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Using normal ECMAScript you can do something like,

function f () { console.log(this.constructor.name); }
new f() // outputs `f`

However, a slight modification,

function* f () { console.log(this.constructor.name); }
var g = new f();
g.next() // outputs `GeneratorFunctionPrototype`

Is there anyway to get the generator's name (f)?

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I don't think the function has to have a name, although one might argue the name (inside) is "f". Although not a strong argument, Function.prototype.name is non-standard and constructor.name is really just an artifact of the new object - not the function. –  user2864740 Jan 22 '14 at 18:22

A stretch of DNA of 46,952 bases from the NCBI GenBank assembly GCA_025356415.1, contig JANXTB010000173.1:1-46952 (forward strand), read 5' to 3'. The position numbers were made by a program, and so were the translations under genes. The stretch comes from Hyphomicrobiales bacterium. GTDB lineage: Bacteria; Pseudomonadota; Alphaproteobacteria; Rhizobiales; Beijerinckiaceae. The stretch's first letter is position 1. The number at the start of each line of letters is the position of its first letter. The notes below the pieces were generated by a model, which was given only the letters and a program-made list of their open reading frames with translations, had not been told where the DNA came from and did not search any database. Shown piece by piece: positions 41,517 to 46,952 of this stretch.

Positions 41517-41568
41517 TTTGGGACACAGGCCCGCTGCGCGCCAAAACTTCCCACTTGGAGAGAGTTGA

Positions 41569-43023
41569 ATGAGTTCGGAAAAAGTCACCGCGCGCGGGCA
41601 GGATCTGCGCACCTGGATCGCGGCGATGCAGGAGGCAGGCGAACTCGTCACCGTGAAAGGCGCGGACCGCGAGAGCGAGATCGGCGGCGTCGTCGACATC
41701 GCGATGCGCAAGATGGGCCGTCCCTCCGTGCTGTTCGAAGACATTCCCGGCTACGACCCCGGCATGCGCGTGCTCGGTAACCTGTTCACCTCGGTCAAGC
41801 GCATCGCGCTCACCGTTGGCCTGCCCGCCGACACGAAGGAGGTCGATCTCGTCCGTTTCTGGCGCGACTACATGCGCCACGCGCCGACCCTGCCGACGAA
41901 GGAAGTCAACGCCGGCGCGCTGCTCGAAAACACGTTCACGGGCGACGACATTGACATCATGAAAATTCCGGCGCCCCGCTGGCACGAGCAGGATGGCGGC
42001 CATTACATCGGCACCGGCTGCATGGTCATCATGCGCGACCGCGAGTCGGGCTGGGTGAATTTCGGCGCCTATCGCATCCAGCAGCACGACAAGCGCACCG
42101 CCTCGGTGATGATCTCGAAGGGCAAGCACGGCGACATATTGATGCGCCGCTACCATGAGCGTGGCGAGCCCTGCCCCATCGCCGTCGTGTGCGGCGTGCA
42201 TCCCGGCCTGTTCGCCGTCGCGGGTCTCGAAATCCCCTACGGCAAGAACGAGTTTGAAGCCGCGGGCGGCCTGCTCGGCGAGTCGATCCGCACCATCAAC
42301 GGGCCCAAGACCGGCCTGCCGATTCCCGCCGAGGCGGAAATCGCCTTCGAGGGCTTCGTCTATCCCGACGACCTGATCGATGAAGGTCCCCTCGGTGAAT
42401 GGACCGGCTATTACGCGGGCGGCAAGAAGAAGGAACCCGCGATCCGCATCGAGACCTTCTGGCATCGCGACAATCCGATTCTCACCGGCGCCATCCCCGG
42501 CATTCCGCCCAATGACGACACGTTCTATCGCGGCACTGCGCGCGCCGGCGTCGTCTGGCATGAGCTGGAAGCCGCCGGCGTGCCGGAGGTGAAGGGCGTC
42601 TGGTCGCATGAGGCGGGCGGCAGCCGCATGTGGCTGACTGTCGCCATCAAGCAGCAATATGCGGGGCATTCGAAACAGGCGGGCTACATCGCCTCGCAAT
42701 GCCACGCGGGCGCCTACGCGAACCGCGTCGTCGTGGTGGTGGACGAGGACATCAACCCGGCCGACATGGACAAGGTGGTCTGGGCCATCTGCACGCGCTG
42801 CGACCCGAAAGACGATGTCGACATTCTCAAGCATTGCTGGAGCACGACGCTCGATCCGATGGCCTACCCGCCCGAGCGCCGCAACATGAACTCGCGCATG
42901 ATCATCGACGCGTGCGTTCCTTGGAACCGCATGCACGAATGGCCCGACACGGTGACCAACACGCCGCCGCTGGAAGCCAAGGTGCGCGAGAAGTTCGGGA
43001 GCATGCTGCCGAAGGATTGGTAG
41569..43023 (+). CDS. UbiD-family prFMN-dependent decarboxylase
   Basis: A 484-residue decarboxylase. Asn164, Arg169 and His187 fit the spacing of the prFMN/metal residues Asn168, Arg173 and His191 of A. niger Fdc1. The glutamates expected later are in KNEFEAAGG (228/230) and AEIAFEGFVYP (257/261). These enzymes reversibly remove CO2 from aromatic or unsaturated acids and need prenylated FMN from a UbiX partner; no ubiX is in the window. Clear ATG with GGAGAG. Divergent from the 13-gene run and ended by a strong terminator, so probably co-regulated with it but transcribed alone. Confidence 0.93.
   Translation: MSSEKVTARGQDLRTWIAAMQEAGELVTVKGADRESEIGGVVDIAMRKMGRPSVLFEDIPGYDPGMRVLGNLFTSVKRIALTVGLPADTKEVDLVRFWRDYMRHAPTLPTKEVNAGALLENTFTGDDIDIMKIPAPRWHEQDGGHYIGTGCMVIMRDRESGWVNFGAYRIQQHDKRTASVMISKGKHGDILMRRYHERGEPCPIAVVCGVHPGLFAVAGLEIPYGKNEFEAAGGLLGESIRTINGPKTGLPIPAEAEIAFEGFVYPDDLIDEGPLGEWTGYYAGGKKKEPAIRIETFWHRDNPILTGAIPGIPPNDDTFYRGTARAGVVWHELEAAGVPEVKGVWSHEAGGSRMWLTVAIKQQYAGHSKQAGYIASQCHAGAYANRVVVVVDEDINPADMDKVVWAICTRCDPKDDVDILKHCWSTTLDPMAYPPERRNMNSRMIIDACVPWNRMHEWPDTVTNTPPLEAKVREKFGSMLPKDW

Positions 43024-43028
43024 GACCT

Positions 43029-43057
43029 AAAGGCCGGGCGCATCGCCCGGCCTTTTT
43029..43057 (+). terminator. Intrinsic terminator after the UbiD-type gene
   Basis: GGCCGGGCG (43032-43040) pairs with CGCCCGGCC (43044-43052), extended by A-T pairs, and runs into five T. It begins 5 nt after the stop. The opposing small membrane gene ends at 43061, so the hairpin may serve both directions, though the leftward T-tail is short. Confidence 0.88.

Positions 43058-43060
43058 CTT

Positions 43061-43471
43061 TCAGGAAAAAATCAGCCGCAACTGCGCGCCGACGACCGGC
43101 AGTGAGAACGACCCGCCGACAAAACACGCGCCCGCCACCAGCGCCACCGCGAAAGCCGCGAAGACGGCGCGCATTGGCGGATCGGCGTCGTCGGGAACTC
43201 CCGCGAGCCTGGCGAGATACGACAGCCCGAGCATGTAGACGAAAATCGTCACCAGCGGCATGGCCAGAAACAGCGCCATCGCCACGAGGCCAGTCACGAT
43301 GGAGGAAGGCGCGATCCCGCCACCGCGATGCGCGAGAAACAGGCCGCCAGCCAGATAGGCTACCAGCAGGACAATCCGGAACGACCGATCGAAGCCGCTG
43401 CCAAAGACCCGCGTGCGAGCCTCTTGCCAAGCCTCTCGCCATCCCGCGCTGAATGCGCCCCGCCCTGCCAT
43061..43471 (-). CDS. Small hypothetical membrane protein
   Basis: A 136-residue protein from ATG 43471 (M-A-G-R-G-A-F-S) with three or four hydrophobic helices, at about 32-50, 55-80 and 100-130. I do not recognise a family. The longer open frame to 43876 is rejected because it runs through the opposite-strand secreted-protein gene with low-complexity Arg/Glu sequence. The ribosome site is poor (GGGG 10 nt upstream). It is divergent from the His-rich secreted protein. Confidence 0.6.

Do you have to use this? –  Knu Mar 24 at 11:56

1 Answer 1

You could use the property callee of the arguments object. However note that calleewas removed from the ES5 strict mode (no idea about ES6 unfortunately).

So you'd get something like:

function* f () {console.log(arguments.callee.name);}
var g = new f();
g.next() // outputs `f`
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